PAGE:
Why does the Ebola outbreak in West Africa keep getting worse?

More than half the people killed by the Ebola virus in West African countries have died in the past three weeks, the World Health Organization has said, raising the death toll from the deadly virus to at least 1,824 and potentially far higher.

The death toll has soared since the first cases were detected in Guinea, Liberia and Sierra Leone on March 6, and has now surpassed 5,500.

“Ebola is a complex disease that can kill in one week,” WHO chief Margaret Chan said at a news conference.

“It’s very dangerous to ignore the risks of this outbreak, and it is also very dangerous for people to continue living with the virus and not take steps to prevent it from spreading.”

Health experts warn the virus could spread rapidly and pose an increased risk to the health of communities that remain largely immune to the disease.

WHO director-general Margaret Chan speaks during a news briefing in Geneva, Switzerland, March 8, 2020.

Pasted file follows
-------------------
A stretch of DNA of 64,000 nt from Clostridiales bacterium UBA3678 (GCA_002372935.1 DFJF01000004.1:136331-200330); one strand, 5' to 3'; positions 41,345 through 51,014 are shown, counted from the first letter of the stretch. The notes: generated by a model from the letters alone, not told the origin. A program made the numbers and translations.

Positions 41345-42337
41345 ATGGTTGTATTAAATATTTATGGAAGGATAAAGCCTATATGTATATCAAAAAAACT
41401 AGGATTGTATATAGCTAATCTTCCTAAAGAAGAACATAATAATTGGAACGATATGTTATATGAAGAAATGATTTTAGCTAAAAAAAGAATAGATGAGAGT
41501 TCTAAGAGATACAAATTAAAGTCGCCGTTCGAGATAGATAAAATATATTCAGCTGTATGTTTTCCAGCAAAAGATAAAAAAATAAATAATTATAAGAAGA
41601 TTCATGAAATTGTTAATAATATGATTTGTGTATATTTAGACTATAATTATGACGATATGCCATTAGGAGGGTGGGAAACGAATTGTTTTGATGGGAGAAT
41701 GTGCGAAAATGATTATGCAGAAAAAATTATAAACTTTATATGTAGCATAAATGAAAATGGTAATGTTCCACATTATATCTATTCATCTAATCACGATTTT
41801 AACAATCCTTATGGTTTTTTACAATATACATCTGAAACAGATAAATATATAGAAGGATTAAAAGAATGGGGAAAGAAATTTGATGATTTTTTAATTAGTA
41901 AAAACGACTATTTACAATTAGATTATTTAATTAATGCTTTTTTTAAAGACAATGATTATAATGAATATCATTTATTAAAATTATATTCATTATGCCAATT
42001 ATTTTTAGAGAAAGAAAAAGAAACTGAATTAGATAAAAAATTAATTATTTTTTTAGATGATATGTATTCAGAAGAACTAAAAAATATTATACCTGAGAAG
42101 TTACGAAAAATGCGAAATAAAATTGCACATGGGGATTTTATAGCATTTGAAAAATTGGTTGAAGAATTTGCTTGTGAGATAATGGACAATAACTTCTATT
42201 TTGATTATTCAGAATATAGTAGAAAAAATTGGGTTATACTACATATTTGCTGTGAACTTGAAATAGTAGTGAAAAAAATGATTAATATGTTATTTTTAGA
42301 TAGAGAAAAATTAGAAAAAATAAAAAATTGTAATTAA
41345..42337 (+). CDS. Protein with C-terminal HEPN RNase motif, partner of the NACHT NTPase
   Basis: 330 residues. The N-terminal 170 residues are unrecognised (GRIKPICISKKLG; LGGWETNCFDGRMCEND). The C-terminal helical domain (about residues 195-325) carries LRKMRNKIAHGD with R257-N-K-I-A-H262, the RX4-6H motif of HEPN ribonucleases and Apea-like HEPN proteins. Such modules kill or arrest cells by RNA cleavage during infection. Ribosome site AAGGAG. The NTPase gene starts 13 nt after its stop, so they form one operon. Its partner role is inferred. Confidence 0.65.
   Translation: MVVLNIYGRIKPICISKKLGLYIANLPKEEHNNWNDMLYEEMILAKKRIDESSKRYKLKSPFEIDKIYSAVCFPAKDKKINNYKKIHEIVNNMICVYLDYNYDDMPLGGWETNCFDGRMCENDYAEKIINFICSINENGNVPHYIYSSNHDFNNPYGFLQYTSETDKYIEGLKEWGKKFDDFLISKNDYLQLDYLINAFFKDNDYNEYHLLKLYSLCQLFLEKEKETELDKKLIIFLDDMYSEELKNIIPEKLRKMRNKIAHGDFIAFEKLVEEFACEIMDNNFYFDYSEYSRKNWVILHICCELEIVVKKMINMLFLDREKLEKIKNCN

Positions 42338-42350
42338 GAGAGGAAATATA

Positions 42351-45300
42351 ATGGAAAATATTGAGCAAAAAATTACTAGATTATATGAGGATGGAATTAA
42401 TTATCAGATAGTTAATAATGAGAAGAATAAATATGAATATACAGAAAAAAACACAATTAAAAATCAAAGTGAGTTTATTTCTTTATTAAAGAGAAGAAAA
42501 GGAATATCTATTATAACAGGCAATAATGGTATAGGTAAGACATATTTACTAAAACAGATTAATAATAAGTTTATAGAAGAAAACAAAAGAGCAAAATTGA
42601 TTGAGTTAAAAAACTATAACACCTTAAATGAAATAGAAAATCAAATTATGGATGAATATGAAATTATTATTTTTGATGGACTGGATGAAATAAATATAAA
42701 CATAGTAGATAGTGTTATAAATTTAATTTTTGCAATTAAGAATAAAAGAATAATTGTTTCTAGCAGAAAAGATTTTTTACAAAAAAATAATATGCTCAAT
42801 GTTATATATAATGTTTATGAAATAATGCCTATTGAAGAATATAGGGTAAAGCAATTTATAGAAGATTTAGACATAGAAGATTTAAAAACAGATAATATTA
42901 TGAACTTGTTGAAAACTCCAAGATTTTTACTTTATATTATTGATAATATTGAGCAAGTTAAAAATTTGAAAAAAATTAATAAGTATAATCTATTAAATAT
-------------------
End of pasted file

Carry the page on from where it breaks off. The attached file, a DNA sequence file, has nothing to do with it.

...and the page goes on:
More than 50% of the 1,600 deaths attributed to the virus in Guinea are believed to be the result of a direct or indirect direct contact with an infected person, while a similar number is linked to other reasons, including lack of proper hygiene and exposure to contaminated water, the WHO said in a statement on Tuesday.

Chan said a further 50% to 60% of all deaths are due to secondary cases.

She urged governments to strengthen anti-e-virus measures, such as strengthening surveillance and controlling the movement of people with symptoms, and said more needed to be done to protect people with the disease and their families.

The outbreak is expected to continue to expand into the rest of West Africa, with the WHO warning of further outbreaks in Sierra Leone, Liberia, Guinea and Nigeria.

The World Health Organisation has said it is prepared to deploy up to 1,500 health workers to West Africa.